Last night I got a terrible call from Patrick that our friend Ryan Davis had passed away. I’m pretty heartbroken about this, I haven’t experienced the deaths of many people close to me and I haven’t met many people who were more full of life than Ryan.
I met Ryan a few years ago after he brought Cards Against Humanity to a Giant Bomb feature called Thursday Night Throwdown and crashed our website. Ryan and I quickly became friends online, and then in real life a few months later at PAX East.
Ryan and I both loved making trouble together, and as soon as we were told we weren’t supposed to do something, we delighted in egging each other on to do it. I have rarely had more fun in my entire life than when I was making trouble with Ryan. One time we flushed a pie down the toilet and then when people got mad we bought WhatsGoingInTheToilet.com to publicize the event.
When we met at PAX, Leo Laporte had just cancelled a gaming show on the TWiT network for playing Cards Against Humanity and news of that cancellation broke on the Giant Bomb forums. Of course by the end of the day I was on stage at the Giant Bomb PAX panel and Ryan and I were making fun of Leo Laporte to thousands of people. By the end of that weekend we were working on a Giant Bomb pack of Cards Against Humanity cards together.
As a critic, Ryan embodied that Roger Ebert quote, “It’s not what a movie is about, it’s how it is about it.” He was always finding redeeming qualities of games that I hated and convincing me to try new things. And when he got excited about a game, it was really something to see. If you’d like a pure 23 minutes of joy, watch Ryan playing Hotline Miami for the first time.
Ryan was one of the most gregarious people I have ever met, he knew everyone in the game industry, and beyond having a professional relationship, he was friends with them. I learned hanging out with Ryan who the decent, funny people were in this industry and became friends with them too. I think people loved Ryan because he had an incredible ability to see and talk through all of the bullshit at conventions and in everyday life. He was extremely funny, and one of the best people to play pranks on and conspire on pranks with.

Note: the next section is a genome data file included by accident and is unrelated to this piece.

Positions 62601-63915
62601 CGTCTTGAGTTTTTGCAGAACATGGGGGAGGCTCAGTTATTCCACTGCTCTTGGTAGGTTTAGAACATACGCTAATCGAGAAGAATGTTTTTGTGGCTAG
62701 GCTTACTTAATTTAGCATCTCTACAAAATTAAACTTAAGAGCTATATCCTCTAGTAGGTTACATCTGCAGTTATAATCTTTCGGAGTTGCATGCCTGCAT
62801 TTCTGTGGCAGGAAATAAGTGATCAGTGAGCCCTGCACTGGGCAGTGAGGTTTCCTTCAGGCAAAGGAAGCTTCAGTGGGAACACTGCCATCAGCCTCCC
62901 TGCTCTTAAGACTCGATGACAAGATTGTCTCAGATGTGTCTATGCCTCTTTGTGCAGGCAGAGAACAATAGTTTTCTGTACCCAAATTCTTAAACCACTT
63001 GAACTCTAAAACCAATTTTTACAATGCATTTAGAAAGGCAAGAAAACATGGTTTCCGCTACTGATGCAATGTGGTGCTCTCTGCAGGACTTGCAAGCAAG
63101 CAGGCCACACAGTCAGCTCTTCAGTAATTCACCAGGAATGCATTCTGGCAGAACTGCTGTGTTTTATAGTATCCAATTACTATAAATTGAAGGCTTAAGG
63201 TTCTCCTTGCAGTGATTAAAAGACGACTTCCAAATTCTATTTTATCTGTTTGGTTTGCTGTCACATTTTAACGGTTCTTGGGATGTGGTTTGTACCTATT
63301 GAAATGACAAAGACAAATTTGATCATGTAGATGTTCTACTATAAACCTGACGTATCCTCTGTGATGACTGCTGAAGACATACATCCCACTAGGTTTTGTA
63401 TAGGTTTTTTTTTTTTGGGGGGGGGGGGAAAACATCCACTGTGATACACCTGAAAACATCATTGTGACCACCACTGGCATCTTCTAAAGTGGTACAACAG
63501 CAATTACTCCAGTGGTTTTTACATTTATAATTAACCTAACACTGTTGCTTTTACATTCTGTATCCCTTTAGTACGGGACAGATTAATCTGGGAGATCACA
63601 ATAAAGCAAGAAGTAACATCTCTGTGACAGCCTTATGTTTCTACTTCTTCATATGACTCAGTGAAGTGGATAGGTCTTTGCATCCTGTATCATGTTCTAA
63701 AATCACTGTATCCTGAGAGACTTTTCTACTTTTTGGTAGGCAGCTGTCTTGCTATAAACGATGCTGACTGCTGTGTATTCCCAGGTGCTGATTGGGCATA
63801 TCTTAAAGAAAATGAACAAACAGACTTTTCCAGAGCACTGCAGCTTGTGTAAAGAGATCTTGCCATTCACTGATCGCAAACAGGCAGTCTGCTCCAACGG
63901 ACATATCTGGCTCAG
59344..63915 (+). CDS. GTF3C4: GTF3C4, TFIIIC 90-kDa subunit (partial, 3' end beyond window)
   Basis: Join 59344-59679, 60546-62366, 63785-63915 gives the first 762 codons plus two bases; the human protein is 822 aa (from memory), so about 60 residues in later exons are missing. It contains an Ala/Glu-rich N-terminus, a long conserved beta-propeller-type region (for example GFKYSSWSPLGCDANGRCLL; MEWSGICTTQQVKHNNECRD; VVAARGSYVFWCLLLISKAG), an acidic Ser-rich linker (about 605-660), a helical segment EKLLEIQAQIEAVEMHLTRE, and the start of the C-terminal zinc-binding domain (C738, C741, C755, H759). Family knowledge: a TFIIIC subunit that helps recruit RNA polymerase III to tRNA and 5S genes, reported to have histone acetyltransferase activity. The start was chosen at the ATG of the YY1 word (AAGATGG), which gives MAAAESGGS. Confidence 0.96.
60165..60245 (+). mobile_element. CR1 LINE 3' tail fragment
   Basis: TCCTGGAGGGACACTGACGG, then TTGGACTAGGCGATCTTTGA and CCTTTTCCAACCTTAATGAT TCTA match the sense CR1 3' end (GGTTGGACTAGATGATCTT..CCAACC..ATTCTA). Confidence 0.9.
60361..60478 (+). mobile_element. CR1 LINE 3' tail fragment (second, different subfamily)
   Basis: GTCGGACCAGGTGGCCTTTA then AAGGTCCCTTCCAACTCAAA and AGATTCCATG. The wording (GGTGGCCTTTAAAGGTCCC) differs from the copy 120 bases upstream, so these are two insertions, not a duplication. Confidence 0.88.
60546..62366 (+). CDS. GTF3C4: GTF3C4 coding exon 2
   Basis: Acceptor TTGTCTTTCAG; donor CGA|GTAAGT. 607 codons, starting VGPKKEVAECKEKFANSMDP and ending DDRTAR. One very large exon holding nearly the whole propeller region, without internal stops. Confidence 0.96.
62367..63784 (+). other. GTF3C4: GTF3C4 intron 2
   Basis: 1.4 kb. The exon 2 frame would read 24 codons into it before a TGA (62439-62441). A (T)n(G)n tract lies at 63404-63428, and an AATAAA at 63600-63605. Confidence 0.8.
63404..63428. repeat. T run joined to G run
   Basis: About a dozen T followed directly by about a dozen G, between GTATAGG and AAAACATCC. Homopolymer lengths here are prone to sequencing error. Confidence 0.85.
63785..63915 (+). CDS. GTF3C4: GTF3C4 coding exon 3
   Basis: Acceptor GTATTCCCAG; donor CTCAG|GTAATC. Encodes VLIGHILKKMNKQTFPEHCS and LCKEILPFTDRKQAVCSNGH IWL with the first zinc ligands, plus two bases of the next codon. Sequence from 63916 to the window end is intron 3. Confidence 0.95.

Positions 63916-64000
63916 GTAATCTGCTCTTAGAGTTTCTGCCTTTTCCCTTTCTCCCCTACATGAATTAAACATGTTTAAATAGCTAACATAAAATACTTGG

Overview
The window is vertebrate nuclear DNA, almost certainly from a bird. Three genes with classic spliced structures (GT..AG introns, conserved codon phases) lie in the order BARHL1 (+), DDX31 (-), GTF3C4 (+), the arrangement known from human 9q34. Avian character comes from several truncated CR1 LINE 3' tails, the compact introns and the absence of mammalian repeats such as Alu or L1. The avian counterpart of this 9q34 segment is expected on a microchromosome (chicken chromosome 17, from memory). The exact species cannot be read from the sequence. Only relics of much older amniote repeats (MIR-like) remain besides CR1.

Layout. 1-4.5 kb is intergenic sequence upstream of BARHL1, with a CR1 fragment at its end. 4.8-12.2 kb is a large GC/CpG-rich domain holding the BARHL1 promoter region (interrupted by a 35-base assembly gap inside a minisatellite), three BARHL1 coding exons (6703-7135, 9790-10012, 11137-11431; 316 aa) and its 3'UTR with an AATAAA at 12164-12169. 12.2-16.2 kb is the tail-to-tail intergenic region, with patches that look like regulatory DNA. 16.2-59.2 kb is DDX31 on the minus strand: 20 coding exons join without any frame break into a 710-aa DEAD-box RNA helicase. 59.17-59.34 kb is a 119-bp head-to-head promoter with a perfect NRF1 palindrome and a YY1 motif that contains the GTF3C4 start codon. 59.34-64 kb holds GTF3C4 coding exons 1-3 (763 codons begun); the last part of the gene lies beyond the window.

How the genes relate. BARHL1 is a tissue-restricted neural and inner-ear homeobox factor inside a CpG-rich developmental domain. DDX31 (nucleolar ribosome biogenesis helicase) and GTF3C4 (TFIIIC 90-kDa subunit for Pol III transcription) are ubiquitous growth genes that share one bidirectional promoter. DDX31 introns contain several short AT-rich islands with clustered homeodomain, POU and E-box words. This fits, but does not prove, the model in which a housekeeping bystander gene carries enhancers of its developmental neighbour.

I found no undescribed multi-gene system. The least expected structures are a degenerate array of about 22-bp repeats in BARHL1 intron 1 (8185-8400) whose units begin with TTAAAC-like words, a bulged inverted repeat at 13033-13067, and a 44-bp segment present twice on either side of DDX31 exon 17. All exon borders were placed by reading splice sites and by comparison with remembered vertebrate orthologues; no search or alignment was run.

Pretty much everyone who ever knew or listened to Ryan loved him for his sense of humor, but he was also an incredibly kind and confident guy. Ryan hosted several of our Cards Against Humanity panels at PAX. At the first one, we were waiting back stage going out of our minds with nerves (in particular I was sitting on the floor in the fetal position). Ryan gathered us up and put a huge sweaty arm around me and gave us a pep talk that I still think about when I have to do something scary. We killed that panel.
Today I’m mourning my friend Ryan, but I’m also mourning the relationship that my friends at Giant Bomb had together. When those five guys got together there was some special energy, and I will miss it so much. I’ll particularly miss the dynamic that Ryan had with Jeff Gerstmann. The two of them had a special comedy partnership that you really had to see to believe. I’ll never forget when I introduced Jeff and Ryan to our producer over drinks. She’s a pretty seasoned pro and works with celebrities and comedians all the time; after they left, she turned to me and said, “They’re good.” I feel so lucky to have had the chance to hang out with them, and we are all so much richer for the years of video and podcasts that they’ve shared with us. I wish I had told that to Ryan when I had the chance.
Finally just to cover my bases here - Ryan, if this whole thing is an elaborate payback prank I want you to know that you didn’t fool me for a second.